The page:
Learning when a loaf of bread is done takes some practice, but don't base your judgments on a loaf taken freshly from the oven. These loaves almost always seem soft and underbaked until they have cooled for at least 20 to 30 minutes. Then, if the loaf still seems underdone, you can pop it back in the oven for a few minutes.
Back in the Oven
To bake undercooked bread a bit longer, place it in its original pan and put it back in the oven at the same temperature you previously baked it. Bake the bread for an additional five to 10 minutes, or just until it's golden brown and cooked through. Quick breads, such as pumpkin bread or banana bread, are done when a toothpick inserted in the center comes out clean, with just a few moist crumbs. Yeast breads are done when the tops are golden brown. Tap them and they make a hollow sound. For the true test of doneness, insert a meat thermometer into the center of the loaf. Bake lean breads, such as French bread, to 205 degrees Fahrenheit. Bake rich loaves that contain eggs to 185 to 190 F.
The Type of Bread
Some types of bread fare better when rebaked than others. Rustic breads, such as pizza crust or flatbreads improve when baked again because they're meant to be crisp and chewy. Soft yeast breads can become dry, especially if you've already cut into the loaf, leaving exposed edges. Quick breads generally turn out fine if you bake them again, but don't overdo it, or they'll dry out. If a quick bread fell in the middle because it was undercooked or lacked leavening, rebaking it will not fix this problem.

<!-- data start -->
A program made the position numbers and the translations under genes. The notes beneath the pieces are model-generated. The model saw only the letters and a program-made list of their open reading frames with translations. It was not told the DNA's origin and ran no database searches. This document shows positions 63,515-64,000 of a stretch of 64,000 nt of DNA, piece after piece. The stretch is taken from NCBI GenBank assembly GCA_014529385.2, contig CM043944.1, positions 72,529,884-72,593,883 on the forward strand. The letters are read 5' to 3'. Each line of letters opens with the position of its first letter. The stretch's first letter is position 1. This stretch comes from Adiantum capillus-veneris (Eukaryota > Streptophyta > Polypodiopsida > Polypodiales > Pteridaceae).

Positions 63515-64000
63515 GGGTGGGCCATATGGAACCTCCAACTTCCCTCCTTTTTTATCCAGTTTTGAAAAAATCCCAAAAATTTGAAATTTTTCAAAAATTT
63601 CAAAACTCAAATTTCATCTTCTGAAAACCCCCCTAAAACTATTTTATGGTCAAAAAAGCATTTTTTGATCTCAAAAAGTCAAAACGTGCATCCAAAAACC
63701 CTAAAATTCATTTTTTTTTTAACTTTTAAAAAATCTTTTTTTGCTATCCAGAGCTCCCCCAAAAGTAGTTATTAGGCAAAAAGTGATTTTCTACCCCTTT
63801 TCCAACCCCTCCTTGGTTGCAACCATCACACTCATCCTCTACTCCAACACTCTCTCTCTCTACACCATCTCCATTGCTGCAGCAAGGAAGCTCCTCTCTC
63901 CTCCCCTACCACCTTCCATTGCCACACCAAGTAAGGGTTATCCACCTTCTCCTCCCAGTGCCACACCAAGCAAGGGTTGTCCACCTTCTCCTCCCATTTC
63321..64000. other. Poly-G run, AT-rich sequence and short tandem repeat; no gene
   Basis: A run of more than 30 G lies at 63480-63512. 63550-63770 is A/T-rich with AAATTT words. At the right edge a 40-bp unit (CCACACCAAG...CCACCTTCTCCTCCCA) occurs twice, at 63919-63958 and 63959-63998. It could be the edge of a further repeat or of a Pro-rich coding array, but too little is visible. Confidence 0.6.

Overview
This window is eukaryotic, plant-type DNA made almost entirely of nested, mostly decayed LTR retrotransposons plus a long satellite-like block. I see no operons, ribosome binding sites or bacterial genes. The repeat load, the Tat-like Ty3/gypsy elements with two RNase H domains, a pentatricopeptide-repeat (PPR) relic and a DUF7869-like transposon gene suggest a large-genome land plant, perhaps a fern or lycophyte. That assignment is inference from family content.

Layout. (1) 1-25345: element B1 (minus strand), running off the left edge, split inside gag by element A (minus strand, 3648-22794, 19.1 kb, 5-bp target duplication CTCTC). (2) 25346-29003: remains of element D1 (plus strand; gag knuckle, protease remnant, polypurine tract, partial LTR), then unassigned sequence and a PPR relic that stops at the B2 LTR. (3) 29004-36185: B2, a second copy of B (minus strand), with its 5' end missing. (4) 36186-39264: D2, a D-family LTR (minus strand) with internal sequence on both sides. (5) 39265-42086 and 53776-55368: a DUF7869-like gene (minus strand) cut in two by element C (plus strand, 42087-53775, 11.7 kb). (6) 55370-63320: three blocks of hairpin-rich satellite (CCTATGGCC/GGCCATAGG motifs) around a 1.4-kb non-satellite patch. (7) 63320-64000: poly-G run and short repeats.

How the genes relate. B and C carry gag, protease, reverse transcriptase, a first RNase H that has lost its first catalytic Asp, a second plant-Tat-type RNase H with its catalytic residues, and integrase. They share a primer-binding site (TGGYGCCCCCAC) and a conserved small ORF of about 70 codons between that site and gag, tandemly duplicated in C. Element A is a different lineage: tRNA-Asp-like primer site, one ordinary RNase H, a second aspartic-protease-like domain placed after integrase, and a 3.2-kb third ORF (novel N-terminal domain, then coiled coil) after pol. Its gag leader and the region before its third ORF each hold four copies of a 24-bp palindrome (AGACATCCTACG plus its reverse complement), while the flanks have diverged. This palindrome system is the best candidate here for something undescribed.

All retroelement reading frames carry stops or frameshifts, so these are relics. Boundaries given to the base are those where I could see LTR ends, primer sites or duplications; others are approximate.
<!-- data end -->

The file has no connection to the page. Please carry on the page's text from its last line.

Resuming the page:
If you're going to rebake undercooked bread, do so within two hours of removing it from the oven. After this time, bacteria from raw eggs in the bread can begin to multiply. This bacteria may not be killed when you put the bread back in the oven, creating the potential for foodborne illness.
Perfect Every Time
Although you can rebake most types of bread if they're not quite done, it's better to get it right the first time. Use an oven thermometer to make sure your oven temperature is accurate. If your breads are consistently underdone, a faulty oven thermostat may be to blame. Oven temperatures are often off by as much as 50 to 100 F, which can make a big difference in baking. Aluminum pans cook evenly and quickly, while dark metal pans may cause bread to burn. Turn the oven temperature down by 25 F if you use dark metal or glass pans. Bake bread on the middle rack and don't overcrowd the oven. One or two loaves is about all most home ovens can handle at one time. If you removed your bread early because the top was getting too brown, try turning the oven down slightly next time. Lower the rack the bread sits on or place a piece of foil loosely over the bread to slow browning.